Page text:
Application Period for the Lister Fellowship is Open: Submit Your Research Proposal Today!

We are excited to announce that the application period for the 2022–2023 Florence C. and Robert H. Lister Fellowship is now open!

Every two years, the Crow Canyon Archaeological Center awards the Lister Fellowship to a Ph.D. student who shows promise in making impactful and positive contributions to the archaeological knowledge of American Indian cultures of the Greater Southwest, including northern Mexico.

Named in recognition of late archaeologists and educators, Florence and Robert Lister, the recipient of the Lister Fellowship is awarded a stipend of $10,000 to help support them while they are in the final stages of their research and dissertation work. Once awarded, the recipient will be granted the stipend, typically in four equal installments over the course of a 12-month period, beginning in January of 2022. This money can be used to help the recipient during their dissertation work, from defraying educational costs related to their Ph.D. program to helping pay for living expenses while working.

The recipient of the Lister Fellowship is required to present a colloquium on their research at the Crow Canyon Archaeological Center during the fellowship period and give a bound copy of their dissertation to the Crow Canyon research library. The Fellow and the Executive Vice President of the Research Institute at Crow Canyon will schedule this colloquium toward the end of the fellowship period.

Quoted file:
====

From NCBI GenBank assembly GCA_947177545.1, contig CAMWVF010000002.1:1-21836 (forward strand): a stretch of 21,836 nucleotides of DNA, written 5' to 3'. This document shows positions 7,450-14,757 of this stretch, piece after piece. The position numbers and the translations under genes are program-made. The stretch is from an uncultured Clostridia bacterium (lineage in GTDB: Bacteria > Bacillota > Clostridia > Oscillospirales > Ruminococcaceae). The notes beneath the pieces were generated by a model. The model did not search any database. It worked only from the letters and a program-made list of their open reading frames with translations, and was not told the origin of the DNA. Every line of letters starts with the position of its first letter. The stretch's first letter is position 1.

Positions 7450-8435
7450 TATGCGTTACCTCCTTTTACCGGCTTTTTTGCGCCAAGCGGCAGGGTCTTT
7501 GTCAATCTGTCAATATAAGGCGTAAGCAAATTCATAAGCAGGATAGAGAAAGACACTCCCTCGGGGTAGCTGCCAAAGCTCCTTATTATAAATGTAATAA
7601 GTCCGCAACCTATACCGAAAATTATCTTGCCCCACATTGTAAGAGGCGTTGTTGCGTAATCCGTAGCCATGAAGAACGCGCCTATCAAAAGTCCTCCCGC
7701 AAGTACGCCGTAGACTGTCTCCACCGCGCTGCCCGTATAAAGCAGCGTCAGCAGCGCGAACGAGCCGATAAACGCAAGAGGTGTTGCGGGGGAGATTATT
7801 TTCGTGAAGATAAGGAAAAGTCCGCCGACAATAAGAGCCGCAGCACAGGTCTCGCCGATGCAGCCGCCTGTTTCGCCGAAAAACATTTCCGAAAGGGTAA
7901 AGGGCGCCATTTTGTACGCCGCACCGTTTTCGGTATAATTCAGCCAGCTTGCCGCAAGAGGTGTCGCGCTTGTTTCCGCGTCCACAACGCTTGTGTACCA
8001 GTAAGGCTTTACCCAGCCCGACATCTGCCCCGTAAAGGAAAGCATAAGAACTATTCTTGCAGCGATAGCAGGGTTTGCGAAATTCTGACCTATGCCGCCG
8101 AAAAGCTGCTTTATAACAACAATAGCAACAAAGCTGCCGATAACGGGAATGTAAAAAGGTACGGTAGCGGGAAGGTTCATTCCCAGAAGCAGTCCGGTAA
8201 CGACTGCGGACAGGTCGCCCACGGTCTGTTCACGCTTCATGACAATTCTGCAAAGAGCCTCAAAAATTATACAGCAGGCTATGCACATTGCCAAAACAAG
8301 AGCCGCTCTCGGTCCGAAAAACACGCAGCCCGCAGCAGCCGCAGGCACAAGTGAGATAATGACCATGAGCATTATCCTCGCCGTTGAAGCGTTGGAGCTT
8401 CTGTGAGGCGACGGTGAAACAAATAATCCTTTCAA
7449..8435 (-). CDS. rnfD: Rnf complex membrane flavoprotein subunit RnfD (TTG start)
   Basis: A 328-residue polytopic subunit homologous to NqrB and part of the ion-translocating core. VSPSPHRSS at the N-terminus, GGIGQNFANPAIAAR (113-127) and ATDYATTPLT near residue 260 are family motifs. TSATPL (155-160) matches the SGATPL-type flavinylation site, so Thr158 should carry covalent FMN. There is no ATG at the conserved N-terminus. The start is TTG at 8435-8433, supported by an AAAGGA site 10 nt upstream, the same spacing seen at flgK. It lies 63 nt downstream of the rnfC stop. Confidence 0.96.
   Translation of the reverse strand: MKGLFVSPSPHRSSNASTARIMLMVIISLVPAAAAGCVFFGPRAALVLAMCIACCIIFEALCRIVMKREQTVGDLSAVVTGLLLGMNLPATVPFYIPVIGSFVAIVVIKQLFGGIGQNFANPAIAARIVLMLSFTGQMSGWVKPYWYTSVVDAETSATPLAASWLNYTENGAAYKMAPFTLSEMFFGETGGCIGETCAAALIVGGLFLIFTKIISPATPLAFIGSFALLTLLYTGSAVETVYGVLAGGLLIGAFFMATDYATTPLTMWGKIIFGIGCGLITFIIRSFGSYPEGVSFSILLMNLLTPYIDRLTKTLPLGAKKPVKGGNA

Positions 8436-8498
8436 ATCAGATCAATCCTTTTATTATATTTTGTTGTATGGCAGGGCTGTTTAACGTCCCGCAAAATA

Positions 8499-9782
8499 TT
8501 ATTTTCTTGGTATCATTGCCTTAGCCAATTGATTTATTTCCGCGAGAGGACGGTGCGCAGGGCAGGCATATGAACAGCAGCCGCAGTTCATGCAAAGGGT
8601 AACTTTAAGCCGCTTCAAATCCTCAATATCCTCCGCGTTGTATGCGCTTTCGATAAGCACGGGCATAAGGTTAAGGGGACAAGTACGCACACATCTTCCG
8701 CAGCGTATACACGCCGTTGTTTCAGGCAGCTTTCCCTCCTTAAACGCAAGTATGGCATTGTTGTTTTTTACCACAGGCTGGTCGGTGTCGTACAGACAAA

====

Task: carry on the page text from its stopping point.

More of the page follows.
The fellowship is open to students who have been admitted to a Ph.D. program at a recognized university in North America and who are engaged in dissertation research or writing. The design of the student’s project must produce a significant increase in knowledge about American Indian cultures in the southwestern United States or northern Mexico. Data for the dissertation may be gathered through field archaeology or analysis of existing archaeological collections. The study may be focused on either the pre‐Hispanic or historic period; projects that consider the interaction of American Indian and European‐derived cultures are eligible. Relevant projects that depend primarily on ethnoarchaeology or paleoenvironmental studies will also be considered.